- Have made at least one payment during the benefit year
If you don't qualify for advance payments of the premium tax credit, your grace period may be different.
In 2021, the American Rescue Plan temporarily allowed all households who purchase insurance through the Marketplace to qualify for tax credits to subsidize their health insurance, even if their income exceeds 400% of the federal poverty level. In 2021 and 2022, you may be eligible for advance payments of the premium tax credit, even if your income was too high to qualify in previous years.
Are There Any Penalties?
If you miss your due date and file your payment during the grace period, you may have to pay a late fee. If you frequently miss your due dates, your insurance company might charge you higher premiums when you renew your policy.
If you don't pay within the grace period, your insurance coverage may be canceled for non-payment. Lapsed coverage can lead to a variety of problems, such as:
- Paying out of pocket if you have a loss or accident
- Other insurance companies refusing to cover you, depending on their underwriting guidelines
- Rate increases when you apply for a new policy
Losing coverage can become expensive quickly. For example, if you let coverage lapse on your homeowner's insurance, you wouldn't just be responsible for covering the cost of any damage yourself. The company could refuse to insure the home until repairs are complete. If your mortgage requires proof of insurance, your only choice could be an expensive policy for high-risk properties.
In the case of a life insurance policy, lapsed coverage often means you have to take a new medical exam before you can be approved for a new policy. If your health has changed, this puts you at risk of being refused coverage or being forced to pay higher premiums.
Penalties for Affordable Care Act Health Insurance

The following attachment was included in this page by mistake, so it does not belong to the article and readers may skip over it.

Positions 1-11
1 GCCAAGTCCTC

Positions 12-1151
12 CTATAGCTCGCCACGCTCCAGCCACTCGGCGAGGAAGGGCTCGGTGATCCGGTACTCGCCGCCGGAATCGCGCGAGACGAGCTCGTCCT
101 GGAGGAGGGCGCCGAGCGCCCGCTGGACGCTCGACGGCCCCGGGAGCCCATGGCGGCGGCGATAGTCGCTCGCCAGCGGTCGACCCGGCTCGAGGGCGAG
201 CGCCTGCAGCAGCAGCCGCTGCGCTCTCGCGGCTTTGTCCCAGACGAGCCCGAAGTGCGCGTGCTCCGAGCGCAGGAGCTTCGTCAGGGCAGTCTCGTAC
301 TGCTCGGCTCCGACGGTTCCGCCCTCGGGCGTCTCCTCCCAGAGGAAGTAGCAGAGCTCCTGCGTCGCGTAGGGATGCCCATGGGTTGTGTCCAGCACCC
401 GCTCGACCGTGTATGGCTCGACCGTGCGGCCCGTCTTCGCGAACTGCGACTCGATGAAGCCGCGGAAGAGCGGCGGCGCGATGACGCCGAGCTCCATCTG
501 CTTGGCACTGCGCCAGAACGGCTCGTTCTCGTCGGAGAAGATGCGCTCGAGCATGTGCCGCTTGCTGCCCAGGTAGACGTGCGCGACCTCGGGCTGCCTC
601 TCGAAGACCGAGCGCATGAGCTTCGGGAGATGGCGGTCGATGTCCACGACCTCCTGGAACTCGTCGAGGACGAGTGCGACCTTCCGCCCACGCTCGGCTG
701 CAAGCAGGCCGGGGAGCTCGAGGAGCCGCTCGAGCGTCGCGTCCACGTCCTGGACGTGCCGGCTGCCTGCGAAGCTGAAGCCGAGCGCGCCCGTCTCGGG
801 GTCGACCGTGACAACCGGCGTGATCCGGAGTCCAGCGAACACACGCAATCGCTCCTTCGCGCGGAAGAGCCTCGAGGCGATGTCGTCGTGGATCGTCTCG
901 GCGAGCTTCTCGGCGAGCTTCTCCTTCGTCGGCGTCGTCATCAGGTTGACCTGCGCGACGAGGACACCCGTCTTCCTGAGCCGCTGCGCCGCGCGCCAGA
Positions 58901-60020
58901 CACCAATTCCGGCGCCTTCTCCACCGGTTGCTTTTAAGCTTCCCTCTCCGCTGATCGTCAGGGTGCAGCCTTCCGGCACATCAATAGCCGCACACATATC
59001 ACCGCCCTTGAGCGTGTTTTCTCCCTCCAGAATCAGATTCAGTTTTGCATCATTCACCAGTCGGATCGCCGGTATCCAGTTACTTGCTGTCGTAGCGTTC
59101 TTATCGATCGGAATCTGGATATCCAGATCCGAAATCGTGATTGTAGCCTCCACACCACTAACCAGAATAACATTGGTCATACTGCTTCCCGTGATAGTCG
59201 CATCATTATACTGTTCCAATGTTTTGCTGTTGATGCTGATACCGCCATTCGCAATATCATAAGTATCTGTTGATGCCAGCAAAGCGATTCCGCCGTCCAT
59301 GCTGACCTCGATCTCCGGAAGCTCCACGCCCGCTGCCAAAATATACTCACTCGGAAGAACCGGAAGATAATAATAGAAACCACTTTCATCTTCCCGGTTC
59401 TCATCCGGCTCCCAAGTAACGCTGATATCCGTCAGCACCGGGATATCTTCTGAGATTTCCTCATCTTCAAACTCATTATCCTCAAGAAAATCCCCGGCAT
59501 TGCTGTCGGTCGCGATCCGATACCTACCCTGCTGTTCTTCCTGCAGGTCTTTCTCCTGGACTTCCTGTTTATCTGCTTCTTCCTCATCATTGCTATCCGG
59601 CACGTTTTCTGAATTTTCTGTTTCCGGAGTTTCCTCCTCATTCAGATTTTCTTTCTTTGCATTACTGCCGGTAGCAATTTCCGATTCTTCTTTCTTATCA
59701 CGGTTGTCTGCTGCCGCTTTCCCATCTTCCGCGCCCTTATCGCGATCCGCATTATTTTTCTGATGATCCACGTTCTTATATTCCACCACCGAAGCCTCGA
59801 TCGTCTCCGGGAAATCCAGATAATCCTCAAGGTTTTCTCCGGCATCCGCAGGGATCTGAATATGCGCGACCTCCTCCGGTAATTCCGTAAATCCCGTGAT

If you have Marketplace health insurance under the Affordable Care Act, your grace period is still in effect even if you pay subsequent premiums on time. For example, if you have a 90-day grace period and don't pay your August health insurance premium, then pay for September and October but still don't pay for August, your coverage would end at the end of October.
You would retroactively lose your coverage back to the last day of August and could be required to pay back any payments that your health insurer made in September and October.
Alternatives to Insurance Grace Periods
Grace periods can come in handy, but becoming dependent on yours can leave you without insurance coverage or push your rate higher than you can afford.
Finding yourself needing to use your grace period more often could mean you need to make changes to your insurance policy:
- If your current payment due date doesn't work with your payday schedule, you can ask your insurance agent to change it.
- If you frequently forget to pay your premium, set up automatic payments via direct deposit or credit card.
- If you can no longer afford your monthly premium, talk to your agent about less expensive coverage.
These changes can help you avoid using your grace period every month.
- An insurance grace period is the length of time you have after your due date to pay your premium before your insurance company cancels your policy.
- Grace periods vary by insurer, policy, and state. They may range from 24 hours to three months. Some insurance policies have no grace period at all.
- If you file your payment during the grace period, you may have to pay a late fee. If this happens more than once, your insurance company might charge you higher premiums when you renew your policy.
- If you don't pay by the end of the grace period, your insurance carrier can assess penalties or cancel your coverage, leaving you uninsured.